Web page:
The Collected Sermons of William H. Willimon

Willimon, William H.

Westminster John Knox, 2010

p. 246

In 2006 Willimon preached the Baccalaureate Sermon at Birmingham-Southern College, a Methodist School. He noted that one study after another showed that students in 2006 were some of the most politically apathetic since the 60s, and unfailingly polite and deferential to their elders—people of Willimon’s own generation. Willimon counseled them to start disrespecting the status quo. In his day, Thoreau (in On the Duty of Civil Disobedience) said a truly great education ought to cultivate among the young less respect for the law and more respect for the right. Claiming that respect for the law tends to go hand in hand with injustice, Thoreau said that a good education is one that teaches us to respect the good that is always higher than conventional, received standards of what is good. Perhaps that’s what a higher education should be about—the glorification of the good that is higher than the present arrangements coupled with a disglorification of where we happen to be right now.”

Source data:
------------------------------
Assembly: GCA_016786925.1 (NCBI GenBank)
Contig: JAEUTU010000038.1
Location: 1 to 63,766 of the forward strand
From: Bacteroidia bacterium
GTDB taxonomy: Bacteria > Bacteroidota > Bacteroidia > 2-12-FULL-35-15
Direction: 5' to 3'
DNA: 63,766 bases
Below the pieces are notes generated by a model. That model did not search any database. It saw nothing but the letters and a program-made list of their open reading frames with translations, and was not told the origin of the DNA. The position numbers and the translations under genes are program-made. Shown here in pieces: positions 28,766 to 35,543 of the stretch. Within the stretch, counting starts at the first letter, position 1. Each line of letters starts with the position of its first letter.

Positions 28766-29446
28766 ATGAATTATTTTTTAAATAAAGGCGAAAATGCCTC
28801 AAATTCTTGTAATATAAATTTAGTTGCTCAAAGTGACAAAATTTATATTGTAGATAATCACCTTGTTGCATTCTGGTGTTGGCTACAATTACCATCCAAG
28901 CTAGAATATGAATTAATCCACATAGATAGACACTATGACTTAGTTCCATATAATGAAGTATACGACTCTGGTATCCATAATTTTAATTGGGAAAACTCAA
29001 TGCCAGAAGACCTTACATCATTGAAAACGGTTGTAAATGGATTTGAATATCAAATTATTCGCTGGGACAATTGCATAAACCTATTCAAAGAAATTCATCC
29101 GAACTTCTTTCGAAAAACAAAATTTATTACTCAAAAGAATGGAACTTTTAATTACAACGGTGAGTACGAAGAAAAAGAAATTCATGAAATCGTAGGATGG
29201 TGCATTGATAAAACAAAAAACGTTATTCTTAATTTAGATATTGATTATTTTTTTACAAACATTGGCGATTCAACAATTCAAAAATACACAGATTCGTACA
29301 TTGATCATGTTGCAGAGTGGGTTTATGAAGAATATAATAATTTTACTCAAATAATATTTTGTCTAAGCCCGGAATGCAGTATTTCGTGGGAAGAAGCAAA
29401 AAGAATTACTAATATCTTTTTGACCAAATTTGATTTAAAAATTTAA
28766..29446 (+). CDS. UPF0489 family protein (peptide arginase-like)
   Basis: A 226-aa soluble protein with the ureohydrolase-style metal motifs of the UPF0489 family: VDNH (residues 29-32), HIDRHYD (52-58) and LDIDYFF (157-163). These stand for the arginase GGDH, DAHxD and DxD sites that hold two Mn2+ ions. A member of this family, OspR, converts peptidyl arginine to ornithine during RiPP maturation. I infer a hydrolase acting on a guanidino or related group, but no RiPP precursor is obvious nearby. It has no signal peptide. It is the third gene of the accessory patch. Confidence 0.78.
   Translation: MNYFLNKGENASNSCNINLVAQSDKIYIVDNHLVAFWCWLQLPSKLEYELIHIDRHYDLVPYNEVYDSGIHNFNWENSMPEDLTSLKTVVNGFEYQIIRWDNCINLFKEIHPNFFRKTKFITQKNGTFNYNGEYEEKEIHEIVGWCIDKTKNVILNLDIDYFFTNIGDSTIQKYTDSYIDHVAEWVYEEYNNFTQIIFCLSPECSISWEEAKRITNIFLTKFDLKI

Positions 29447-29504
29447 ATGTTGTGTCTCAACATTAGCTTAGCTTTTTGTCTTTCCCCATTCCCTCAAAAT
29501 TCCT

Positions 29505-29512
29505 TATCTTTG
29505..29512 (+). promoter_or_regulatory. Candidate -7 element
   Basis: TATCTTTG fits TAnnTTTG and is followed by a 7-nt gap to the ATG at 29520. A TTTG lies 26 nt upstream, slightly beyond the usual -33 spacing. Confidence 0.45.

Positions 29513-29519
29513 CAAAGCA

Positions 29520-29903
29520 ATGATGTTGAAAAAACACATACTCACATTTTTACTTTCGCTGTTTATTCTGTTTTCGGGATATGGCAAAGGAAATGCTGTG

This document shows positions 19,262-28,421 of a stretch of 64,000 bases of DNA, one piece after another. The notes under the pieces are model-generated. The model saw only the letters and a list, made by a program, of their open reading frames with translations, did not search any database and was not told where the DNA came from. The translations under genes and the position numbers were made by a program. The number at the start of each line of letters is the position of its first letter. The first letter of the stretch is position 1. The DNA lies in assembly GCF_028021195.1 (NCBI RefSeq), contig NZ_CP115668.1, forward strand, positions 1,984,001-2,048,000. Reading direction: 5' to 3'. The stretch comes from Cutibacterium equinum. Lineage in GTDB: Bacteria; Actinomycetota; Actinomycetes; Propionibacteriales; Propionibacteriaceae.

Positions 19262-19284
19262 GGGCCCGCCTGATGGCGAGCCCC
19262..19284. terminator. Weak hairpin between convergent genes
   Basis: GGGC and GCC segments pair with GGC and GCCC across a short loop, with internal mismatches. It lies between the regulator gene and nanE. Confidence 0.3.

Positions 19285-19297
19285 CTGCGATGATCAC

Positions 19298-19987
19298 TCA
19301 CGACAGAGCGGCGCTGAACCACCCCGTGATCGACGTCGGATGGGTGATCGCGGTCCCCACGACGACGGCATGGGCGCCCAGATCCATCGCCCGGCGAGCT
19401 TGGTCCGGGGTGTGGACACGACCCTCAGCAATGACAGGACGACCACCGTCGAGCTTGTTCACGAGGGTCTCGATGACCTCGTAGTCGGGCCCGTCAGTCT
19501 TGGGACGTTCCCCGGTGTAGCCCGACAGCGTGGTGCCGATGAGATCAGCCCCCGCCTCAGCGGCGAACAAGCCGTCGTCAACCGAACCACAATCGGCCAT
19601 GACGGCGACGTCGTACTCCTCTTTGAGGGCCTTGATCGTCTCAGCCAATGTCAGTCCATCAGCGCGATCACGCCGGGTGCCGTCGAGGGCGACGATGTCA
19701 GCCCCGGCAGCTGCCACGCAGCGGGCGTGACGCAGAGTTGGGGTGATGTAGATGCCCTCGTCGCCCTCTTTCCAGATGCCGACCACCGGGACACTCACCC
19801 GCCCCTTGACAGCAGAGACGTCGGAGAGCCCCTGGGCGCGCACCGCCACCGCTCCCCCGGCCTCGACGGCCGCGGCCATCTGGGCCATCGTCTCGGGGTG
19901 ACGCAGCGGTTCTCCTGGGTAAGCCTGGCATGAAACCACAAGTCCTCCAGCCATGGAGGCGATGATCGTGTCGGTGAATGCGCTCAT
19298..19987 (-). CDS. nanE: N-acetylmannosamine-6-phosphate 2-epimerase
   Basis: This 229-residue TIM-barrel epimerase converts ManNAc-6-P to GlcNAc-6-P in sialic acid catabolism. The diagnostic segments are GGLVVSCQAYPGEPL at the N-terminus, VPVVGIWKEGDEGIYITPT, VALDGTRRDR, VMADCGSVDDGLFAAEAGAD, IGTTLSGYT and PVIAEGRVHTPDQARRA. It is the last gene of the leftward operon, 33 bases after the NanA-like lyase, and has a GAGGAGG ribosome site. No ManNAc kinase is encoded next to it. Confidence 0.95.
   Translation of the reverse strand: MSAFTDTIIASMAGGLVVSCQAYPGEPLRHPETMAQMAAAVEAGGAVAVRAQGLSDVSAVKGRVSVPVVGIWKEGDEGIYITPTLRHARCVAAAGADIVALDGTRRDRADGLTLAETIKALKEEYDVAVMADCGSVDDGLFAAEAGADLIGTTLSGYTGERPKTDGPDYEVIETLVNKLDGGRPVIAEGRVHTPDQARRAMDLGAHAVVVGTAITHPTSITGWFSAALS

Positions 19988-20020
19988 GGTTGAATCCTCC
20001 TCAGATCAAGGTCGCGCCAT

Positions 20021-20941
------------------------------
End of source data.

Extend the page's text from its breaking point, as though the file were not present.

“Take, therefore, as your motto as you go forth, that which the hip-hop subculture rendered into a verb, the word ‘disrespect.’ Or as it is often abbreviated ‘to dis.’ The New Oxford Dictionary says that ‘dissing’ specifically means ‘failing to show sufficient terror in the face of intimidation.’ That’s what I’m pleading. Idealism, vision, hope, these are all noble virtues. But maybe for your generation, at this time and place, the engine that will drive you into a better future is disrespect, malcontentment, disease with the inherited world. . . . I’m thinking that maybe the blessings that you have inherited have become a kind of curse, lulling you into a false contentment with things present when you ought to be just dying to get out there and do better than [those of my generation] have.”